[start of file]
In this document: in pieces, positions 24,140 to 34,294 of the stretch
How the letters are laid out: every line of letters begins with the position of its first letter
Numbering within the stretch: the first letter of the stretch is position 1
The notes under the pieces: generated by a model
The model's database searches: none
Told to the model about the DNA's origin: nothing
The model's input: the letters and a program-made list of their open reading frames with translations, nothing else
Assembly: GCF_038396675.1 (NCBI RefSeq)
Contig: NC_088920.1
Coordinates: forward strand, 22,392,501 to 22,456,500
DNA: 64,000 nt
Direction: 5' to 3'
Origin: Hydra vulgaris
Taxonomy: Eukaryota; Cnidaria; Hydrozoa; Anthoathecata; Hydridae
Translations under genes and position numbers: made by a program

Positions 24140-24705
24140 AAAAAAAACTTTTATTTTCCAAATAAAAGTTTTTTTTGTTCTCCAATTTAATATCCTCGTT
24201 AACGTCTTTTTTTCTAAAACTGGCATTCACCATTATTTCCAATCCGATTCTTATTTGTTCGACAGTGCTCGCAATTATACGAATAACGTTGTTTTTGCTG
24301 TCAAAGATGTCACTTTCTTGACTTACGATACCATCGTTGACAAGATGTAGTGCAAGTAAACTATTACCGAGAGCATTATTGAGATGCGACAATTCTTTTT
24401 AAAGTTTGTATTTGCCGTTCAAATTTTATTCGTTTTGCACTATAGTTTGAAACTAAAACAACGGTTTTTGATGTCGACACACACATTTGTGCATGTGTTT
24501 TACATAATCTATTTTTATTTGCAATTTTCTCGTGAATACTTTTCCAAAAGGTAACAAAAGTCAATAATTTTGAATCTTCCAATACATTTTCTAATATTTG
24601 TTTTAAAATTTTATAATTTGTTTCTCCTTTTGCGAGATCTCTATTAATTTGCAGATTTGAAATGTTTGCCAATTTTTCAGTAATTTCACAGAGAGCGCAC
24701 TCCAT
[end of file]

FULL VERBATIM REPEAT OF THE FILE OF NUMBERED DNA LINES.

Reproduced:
In this document: in pieces, positions 24,140 to 34,294 of the stretch
How the letters are laid out: every line of letters begins with the position of its first letter
Numbering within the stretch: the first letter of the stretch is position 1
The notes under the pieces: generated by a model
The model's database searches: none
Told to the model about the DNA's origin: nothing
The model's input: the letters and a program-made list of their open reading frames with translations, nothing else
Assembly: GCF_038396675.1 (NCBI RefSeq)
Contig: NC_088920.1
Coordinates: forward strand, 22,392,501 to 22,456,500
DNA: 64,000 nt
Direction: 5' to 3'
Origin: Hydra vulgaris
Taxonomy: Eukaryota; Cnidaria; Hydrozoa; Anthoathecata; Hydridae
Translations under genes and position numbers: made by a program

Positions 24140-24705
24140 AAAAAAAACTTTTATTTTCCAAATAAAAGTTTTTTTTGTTCTCCAATTTAATATCCTCGTT
24201 AACGTCTTTTTTTCTAAAACTGGCATTCACCATTATTTCCAATCCGATTCTTATTTGTTCGACAGTGCTCGCAATTATACGAATAACGTTGTTTTTGCTG
24301 TCAAAGATGTCACTTTCTTGACTTACGATACCATCGTTGACAAGATGTAGTGCAAGTAAACTATTACCGAGAGCATTATTGAGATGCGACAATTCTTTTT
24401 AAAGTTTGTATTTGCCGTTCAAATTTTATTCGTTTTGCACTATAGTTTGAAACTAAAACAACGGTTTTTGATGTCGACACACACATTTGTGCATGTGTTT
24501 TACATAATCTATTTTTATTTGCAATTTTCTCGTGAATACTTTTCCAAAAGGTAACAAAAGTCAATAATTTTGAATCTTCCAATACATTTTCTAATATTTG
24601 TTTTAAAATTTTATAATTTGTTTCTCCTTTTGCGAGATCTCTATTAATTTGCAGATTTGAAATGTTTGCCAATTTTTCAGTAATTTCACAGAGAGCGCAC
24701 TCCAT